Pak legal system incapable of prosecuting terrorists: US

Pak legal system incapable of prosecuting terrorists: US

Pak legal system incapable of prosecuting terrorists: US

Asserting that anti-terrorism courts of Pakistan had an acquittal rate of 75 per cent, the United States has said that Islamabad's legal system is almost incapable of prosecuting suspected terrorists, including those involved in the 2008 Mumbai attacks.

"While Pakistan's law enforcement community continued to pledge to prosecute those responsible for terrorist acts inside Pakistan, a 2010 review by the United States of Pakistan's anti-terrorism court rulings revealed that Pakistan remained plagued by an acquittal rate of approximately 75 per cent,” the State Department said in its recent annual report on global terrorism.

"The review, in conjunction with information provided by Pakistani law enforcement partners, painted a picture of a legal system almost incapable of prosecuting suspected terrorists," said the report released on August 18.

As such, the US does not appear to be have high hopes in the court case related to the Mumbai terrorist attack, which it is closely monitoring as six Americans were killed in this terrorist attack by Pakistan-based LeT terrorists.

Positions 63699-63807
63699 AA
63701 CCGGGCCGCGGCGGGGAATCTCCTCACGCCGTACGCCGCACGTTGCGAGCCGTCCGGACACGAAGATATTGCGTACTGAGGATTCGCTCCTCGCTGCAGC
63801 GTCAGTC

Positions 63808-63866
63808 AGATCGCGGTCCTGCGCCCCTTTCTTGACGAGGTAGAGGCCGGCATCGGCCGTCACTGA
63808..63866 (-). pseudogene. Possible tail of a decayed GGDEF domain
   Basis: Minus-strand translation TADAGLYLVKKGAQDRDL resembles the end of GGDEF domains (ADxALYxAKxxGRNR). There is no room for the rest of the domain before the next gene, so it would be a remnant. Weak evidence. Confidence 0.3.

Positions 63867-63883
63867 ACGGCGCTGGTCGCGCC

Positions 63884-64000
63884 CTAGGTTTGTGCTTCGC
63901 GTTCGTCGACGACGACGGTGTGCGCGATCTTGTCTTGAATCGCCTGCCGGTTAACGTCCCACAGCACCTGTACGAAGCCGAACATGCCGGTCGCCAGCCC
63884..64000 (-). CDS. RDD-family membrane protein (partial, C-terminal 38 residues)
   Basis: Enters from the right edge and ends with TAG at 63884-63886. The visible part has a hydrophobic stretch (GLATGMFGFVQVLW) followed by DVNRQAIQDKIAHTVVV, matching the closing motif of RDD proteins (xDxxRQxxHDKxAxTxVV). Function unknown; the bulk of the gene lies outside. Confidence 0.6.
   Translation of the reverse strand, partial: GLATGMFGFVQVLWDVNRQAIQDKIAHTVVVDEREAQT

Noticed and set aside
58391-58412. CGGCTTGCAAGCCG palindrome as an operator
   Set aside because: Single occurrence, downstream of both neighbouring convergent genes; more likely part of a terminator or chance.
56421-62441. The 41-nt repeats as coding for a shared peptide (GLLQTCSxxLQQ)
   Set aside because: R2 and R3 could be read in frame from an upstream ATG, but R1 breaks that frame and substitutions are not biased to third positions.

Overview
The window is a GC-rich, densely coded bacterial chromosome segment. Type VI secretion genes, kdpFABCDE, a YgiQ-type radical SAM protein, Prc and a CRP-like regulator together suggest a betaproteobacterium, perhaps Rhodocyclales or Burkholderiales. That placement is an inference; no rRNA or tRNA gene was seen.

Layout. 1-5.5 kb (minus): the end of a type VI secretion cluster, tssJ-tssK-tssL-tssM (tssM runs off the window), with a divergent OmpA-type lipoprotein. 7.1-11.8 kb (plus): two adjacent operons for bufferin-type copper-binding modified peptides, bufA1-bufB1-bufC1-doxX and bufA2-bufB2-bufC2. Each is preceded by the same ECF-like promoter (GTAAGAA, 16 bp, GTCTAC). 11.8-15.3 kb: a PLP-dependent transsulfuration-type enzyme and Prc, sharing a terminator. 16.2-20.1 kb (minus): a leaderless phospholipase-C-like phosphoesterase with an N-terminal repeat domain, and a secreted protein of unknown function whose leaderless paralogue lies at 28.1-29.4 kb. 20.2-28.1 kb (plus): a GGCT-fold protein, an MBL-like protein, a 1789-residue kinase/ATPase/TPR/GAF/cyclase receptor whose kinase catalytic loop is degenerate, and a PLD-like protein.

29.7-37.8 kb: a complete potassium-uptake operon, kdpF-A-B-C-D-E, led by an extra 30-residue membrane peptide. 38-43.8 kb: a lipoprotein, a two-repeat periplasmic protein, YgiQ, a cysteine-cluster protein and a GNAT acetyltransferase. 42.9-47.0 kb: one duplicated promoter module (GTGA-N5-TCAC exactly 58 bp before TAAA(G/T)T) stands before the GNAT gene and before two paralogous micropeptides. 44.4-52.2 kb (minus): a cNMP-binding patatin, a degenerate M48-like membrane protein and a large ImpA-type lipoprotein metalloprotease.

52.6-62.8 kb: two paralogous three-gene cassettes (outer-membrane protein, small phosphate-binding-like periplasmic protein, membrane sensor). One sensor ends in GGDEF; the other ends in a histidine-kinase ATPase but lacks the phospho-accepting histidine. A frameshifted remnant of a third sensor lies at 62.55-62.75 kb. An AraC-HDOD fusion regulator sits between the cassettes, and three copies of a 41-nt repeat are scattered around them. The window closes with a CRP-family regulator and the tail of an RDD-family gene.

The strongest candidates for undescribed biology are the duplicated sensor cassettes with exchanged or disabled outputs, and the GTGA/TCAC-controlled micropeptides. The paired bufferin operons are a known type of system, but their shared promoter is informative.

It determined that "the accused in numerous high-profile terrorism incidents involving US victims had all been acquitted by the Pakistani legal system".

The report said US officials continued to monitor court proceedings involving high-profile terrorist attacks, "such as the cases involving seven Pakistanis currently on trial for the 2008 Mumbai attack that killed 166 people, including six Americans; and the three Pakistanis on trial for assisting Faisal Shahzad with the attempted May 1, 2010 bombing of Times Square."

"The Federal Bureau of Investigation has assisted with the respective prosecutions," the annual report on global terrorism said.Noting that Pakistan's Anti-Terrorism Bill 2010, proposed on July 28, 2010, remained before parliament, the report said it proposes 25 amendments to Pakistan's original legislation, the Anti-Terrorism Act of 1997.

The amendments included provisions that broaden the definition of terrorism, expand the authority of law enforcement agencies investigating terrorist incidents, authorize detention of subjects for 90 days before presenting them before a court, and allow increased electronic surveillance and wiretapping.

The US State Department said Pakistan continued to cooperate in regional and international counterterrorism forums, however, India-Pak counterterrorism cooperation was lacking in 2010.

In January, the foreign ministers of Pakistan, Afghanistan, and Iran agreed on a roadmap to confront jointly the challenges of violent extremism and terrorism facing the region by signing the Islamabad Declaration, which was described as a guide to stability, security, and development in the region through mutual cooperation, the report said.